In this section, and in the links to the right, I provide information on resources for teaching/learning in the legal environment (law schools and firms/offices). The links will take you to sites that:
- advertise books and articles on teaching that I have found useful and inspiring;
- support discussion groups (blogs) on substantive topics like ethics and professionalism; and
- host materials that might provide inspiration for designing training/educational sessions for your students/lawyers.
Please feel free to suggest additions and changes.
For my most recent blog entries on Teaching/Experiential Education, click HERE.
The following publications have provided me with inspiration:
By Roy Stuckey et al
From the introduction: This document describes best practices for legal education, particularly the initial phases of legal education that occur in law schools. The conundrum that law schools face is that even the most well-designed program of instruction will not prepare students to provide a full range of legal services competently upon graduation after three years. Law school instruction will always be only one segment of the continuum of learning in the life of a lawyer. Lawyers learn throughout their careers from experience, collaboration, self-study, reflection, and continuing legal education. Law school education is only the first step in the process of becoming aneffective, responsible lawyer.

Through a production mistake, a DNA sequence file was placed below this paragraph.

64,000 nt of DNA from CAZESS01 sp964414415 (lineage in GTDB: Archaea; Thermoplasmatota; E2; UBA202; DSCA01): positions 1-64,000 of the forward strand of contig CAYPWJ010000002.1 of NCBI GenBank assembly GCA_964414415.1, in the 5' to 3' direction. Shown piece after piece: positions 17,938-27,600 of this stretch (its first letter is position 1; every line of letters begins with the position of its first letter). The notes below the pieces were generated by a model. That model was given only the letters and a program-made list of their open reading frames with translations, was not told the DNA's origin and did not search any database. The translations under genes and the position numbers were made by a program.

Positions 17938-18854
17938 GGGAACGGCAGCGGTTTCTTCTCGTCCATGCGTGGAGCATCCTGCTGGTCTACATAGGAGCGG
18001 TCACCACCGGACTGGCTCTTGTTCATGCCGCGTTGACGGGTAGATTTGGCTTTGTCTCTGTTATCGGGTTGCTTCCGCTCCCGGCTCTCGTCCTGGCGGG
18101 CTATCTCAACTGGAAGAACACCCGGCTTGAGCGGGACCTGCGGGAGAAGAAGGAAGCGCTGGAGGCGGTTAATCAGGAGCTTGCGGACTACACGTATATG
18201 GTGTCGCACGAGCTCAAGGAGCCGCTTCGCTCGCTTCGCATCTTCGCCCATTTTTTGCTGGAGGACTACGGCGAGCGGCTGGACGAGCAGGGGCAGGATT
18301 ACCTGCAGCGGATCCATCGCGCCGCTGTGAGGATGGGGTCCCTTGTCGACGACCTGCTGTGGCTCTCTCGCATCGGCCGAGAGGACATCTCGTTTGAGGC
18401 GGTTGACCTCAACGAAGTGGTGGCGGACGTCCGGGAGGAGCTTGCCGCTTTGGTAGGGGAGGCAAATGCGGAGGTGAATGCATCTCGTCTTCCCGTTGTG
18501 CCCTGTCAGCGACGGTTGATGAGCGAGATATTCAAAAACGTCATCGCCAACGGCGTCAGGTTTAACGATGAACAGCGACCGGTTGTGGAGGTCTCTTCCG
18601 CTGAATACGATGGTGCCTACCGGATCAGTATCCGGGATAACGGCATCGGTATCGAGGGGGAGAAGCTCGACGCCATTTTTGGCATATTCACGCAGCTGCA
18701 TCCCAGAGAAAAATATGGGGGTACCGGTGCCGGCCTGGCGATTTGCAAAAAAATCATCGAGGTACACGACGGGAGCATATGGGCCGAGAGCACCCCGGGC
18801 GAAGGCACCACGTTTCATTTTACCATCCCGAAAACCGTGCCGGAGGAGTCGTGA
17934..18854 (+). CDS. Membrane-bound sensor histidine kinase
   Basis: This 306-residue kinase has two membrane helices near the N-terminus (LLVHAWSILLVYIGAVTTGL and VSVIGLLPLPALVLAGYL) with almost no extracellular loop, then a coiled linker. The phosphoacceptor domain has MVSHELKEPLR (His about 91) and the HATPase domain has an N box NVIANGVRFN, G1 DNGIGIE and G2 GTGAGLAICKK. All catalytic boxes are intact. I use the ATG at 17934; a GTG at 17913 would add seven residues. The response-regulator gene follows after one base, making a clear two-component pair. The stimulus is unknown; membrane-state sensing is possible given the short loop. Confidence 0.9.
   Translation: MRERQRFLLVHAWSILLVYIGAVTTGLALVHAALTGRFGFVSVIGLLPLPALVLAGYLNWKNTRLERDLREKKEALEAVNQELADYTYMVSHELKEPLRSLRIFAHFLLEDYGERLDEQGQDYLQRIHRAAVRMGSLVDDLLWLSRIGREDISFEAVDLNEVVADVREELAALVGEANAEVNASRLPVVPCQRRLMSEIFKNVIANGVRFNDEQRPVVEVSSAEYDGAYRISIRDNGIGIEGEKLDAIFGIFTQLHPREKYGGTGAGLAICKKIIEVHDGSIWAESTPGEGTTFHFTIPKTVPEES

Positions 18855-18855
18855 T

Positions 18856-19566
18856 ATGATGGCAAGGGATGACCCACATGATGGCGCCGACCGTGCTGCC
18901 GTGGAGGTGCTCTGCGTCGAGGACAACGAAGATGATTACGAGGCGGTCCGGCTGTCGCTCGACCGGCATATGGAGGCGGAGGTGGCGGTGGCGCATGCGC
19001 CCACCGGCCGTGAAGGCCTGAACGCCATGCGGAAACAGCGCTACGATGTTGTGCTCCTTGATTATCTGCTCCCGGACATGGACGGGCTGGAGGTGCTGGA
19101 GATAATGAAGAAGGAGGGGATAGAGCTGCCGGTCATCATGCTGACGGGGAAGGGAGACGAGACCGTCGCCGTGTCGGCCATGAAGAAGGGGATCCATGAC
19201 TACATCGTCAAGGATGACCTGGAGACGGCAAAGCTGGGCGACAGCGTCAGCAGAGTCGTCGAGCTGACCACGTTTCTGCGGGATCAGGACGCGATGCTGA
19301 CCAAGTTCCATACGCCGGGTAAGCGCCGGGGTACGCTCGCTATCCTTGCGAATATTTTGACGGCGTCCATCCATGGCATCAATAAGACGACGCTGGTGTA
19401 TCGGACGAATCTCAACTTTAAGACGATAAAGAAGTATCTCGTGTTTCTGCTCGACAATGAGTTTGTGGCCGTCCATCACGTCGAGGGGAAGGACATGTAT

You may download the entire book from the website linked above.
By William M. Sullivan, Anne Colby, Judith Welch Wegner, Lloyd Bond, Lee S. Shulman
From the website: The Foundation’s two-year study of legal education involved a comprehensive look at teaching and learning in American and Canadian law schools today. Intensive field work was conducted at a cross-section of 16 law schools during the 1999-2000 academic year. The study provides an opportunity to rethink “thinking like a lawyer”—the paramount educational construct currently employed, which affords students powerful intellectual tools while also shaping education and professional practice in subsequent years in significant, yet often unrecognized, ways.
by Paul Maharg
From their website: Transforming Legal Education makes the case for substantial change in the ways law is studied. In a wide-ranging critique of current educational practices in our law schools and in society, the book argues for a contemporary adaptation of John Dewey’s concept of pragmatic and experiential learning, for a wider interdisciplinary approach to teaching and learning, and for greater engagement with technology-enhanced learning.
From the publisher’s website: This book is designed to synthesize the latest research on teaching and learning for new and experienced law teachers. The book begins with basic principles of teaching and learning theory, provides insights into how law students experience traditional law teaching, and then guides law teachers through the entire process of teaching a course. The topics addressed include: how to plan a course; how to design a syllabus and select a text; how to plan individual class sessions; how to engage and motivate students, even those tough-to-crack second- and third-year students; how to use a wide variety of teaching techniques; how to evaluate student learning, both for the purposes of assigning grades and of improving student learning; and how to be a lifelong learner as a teacher.